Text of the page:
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. Last Updated: 07/27/2016

New bank chief: The lesser evil?

Russia's new Central Bank chairman, Viktor Gerashchenko, has undone in just over a week what took his predecessor and the International Monetary Fund six months to achieve.


That, however, is not necessarily bad news and may be just what the Russian economy needs, given plummeting production and a ruble which ultimately was only supported by large cash infusions from the Central Bank and false faith created by the Russian government's optimism.


While the IMF-induced strict monetary and credit policies of the bank's former chairman, Georgy Matyukhin, helped quell chaos and spur imports earlier this year during a period when the government needed to flood the market with relatively cheap foreign goods, that time is now over. The government banked on a convertible ruble supported only by money, which would lead to increased foreign investment. It found neither.


Production has suffered because of it, and unemployment is rising.


Tight credit has forced many enterprises to the brink of bankruptcy, and a shortage of cash brought on by surging inflation and tight money has left many workers unpaid. In his first full week as chairman, Gerashchenko - who is known as a banker of the Soviet era, not as a reformer - blasted his predecessor and overturned his policies, munity questioned his methods.


"There was some kind of faith in the ruble before", said Peter Derby, president of DialogBank, a U. S. joint venture and one of the leading commercial banks in Russia. "With his remarks, he discredited the ruble. That was stupid. If he wasn't going to support it, he shouldn't have said it".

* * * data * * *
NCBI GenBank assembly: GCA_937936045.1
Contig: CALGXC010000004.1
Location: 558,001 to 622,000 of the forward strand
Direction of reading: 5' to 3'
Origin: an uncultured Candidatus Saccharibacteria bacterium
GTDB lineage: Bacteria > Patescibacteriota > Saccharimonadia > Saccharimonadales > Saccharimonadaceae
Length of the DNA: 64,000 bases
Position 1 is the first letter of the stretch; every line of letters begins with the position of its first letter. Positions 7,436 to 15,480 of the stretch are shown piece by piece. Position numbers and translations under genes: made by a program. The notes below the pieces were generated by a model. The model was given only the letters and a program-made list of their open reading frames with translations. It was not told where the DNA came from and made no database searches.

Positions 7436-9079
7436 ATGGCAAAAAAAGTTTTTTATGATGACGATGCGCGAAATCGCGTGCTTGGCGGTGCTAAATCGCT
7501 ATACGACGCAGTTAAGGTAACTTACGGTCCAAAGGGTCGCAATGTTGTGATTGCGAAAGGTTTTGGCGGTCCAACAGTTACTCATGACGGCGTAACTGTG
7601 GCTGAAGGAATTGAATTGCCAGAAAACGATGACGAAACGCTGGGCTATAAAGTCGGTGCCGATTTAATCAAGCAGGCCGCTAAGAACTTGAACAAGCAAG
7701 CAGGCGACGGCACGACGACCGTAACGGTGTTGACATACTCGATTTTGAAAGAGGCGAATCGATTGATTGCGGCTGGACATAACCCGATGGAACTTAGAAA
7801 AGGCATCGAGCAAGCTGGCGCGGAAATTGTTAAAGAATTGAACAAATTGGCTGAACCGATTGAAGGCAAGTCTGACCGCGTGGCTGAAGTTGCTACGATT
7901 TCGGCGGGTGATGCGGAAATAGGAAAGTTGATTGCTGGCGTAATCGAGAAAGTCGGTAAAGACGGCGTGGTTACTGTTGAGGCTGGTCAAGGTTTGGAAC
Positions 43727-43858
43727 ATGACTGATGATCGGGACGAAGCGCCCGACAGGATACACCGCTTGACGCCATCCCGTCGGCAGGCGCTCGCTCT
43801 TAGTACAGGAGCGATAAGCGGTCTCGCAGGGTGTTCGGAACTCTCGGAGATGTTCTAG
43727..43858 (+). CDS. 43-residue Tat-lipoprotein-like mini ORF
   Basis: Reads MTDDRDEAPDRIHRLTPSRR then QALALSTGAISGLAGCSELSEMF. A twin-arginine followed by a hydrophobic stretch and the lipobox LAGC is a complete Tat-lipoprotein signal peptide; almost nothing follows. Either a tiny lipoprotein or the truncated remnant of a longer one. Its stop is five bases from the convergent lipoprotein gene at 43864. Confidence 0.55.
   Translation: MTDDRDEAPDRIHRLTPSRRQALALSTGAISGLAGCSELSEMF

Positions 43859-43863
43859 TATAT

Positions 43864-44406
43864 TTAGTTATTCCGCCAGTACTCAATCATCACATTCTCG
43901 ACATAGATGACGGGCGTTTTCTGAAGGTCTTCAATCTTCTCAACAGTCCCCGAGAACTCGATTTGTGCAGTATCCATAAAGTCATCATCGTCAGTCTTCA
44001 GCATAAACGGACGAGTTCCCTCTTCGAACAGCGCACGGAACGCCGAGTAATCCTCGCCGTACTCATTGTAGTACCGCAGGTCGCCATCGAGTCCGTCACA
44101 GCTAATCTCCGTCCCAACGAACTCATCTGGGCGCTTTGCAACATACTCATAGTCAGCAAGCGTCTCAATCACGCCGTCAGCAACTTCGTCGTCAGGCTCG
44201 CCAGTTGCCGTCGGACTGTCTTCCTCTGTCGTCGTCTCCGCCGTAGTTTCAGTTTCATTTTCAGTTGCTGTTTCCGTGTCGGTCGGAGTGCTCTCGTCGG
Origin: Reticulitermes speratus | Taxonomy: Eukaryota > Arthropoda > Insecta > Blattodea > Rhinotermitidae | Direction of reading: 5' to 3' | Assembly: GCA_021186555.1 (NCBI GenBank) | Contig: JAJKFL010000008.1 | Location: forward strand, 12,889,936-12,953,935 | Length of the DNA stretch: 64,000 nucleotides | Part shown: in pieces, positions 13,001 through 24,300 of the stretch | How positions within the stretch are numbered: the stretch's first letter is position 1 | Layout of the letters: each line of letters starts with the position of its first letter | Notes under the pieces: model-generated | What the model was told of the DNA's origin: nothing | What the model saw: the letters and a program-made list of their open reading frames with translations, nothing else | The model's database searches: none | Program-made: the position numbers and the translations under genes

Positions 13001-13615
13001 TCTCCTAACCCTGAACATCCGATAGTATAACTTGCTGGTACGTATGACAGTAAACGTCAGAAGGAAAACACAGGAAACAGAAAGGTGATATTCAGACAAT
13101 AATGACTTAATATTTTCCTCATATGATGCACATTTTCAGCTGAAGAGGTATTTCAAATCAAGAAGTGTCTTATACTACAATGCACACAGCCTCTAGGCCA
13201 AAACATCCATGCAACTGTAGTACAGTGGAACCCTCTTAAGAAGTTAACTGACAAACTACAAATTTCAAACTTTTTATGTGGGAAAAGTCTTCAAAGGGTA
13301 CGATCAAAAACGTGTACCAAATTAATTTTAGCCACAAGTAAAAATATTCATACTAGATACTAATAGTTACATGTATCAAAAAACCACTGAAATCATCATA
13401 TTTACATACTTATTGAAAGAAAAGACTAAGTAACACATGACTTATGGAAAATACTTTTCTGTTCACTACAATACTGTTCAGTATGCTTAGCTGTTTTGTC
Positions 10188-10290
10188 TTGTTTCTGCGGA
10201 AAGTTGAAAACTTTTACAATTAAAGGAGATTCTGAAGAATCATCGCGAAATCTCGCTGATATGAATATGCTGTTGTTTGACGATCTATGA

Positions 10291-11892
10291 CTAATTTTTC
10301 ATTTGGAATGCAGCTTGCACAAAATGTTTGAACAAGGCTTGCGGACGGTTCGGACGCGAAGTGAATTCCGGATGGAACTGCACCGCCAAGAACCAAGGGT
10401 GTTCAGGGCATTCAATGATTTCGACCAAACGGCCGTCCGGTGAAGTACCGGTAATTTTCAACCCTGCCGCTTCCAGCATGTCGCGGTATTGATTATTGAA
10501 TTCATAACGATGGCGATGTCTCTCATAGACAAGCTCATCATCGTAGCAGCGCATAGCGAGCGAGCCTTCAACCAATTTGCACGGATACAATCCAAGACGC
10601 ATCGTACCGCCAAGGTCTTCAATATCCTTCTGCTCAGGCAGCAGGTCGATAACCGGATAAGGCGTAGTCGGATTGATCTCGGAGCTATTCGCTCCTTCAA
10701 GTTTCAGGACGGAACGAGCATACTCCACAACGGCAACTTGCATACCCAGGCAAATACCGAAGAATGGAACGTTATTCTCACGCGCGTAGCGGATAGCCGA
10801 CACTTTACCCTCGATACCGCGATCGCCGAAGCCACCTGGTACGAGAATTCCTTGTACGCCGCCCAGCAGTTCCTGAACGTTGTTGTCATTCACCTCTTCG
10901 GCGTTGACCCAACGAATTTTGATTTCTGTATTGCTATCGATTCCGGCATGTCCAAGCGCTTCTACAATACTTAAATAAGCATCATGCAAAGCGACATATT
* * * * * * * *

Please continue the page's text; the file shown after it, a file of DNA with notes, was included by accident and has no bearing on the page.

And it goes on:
In response to Gerashchenko's


announcing that the government would no longer "waste money" supporting the ruble but would instead concentrate on paying off the country's massive foreign debt. Russia has spent more than $500 million this year intervening to prop up the ruble.


Businesses in Moscow generally praised Gerashchenko's decision as "economic reality", given current conditions, but some in the banking community questioned his methods.


"There was somekind of faith in the ruble before", said Peter Derby, president of DiologBank, a U. S. joint venture and one of the leading commercial banks in Russia". With his remarks, he discredited the ruble. That was stupid . If he wasn't going to support it, he shouldn't have said it".


In response to Gerashchenko's announcement, the ruble dropped sharply to 161. 1 per dollar Tuesday at Moscow's twice-weekly currency auction, down from 155. 7 last week. When Gerashchenko was appointed, the ruble traded at roughly 138 per dollar.


Central Bank intervention is tailing off, while revenues expected from the forced sale of hard currency imposed on exporters have not materialized. The ruble is weak and getting weaker.


Praise for Gerashchenko has been minimal, in general, given his past ties to Soviet banking and the old school of thought. and while initially his policies may be the only way to save Russia's economy, there is still doubt about his ability.


"I don't think it's all good news", Derby said. "It tells you that there are no capable people left in this country. I was hoping we were moving forward instead of back". But he conceded that a new banking law signed Monday by Gerashchenko allowing Russians to buy up to $500 with rubles without a passport was an important step.


Ultimately, given soaring inflation last month - estimated as high as 52 percent, although only 12 percent officially - and the introduction of 5, 000-and 10, 000-ruble notes earlier this month, hyperinflation and a ruble freefall are quickly becoming reality.


There is only one option for the Central Bank chairman when the alternative is low output, tight credit, inflation, unemployment and complete government bankruptcy. IMF or no IMF, the present course appears the lesser of two evils.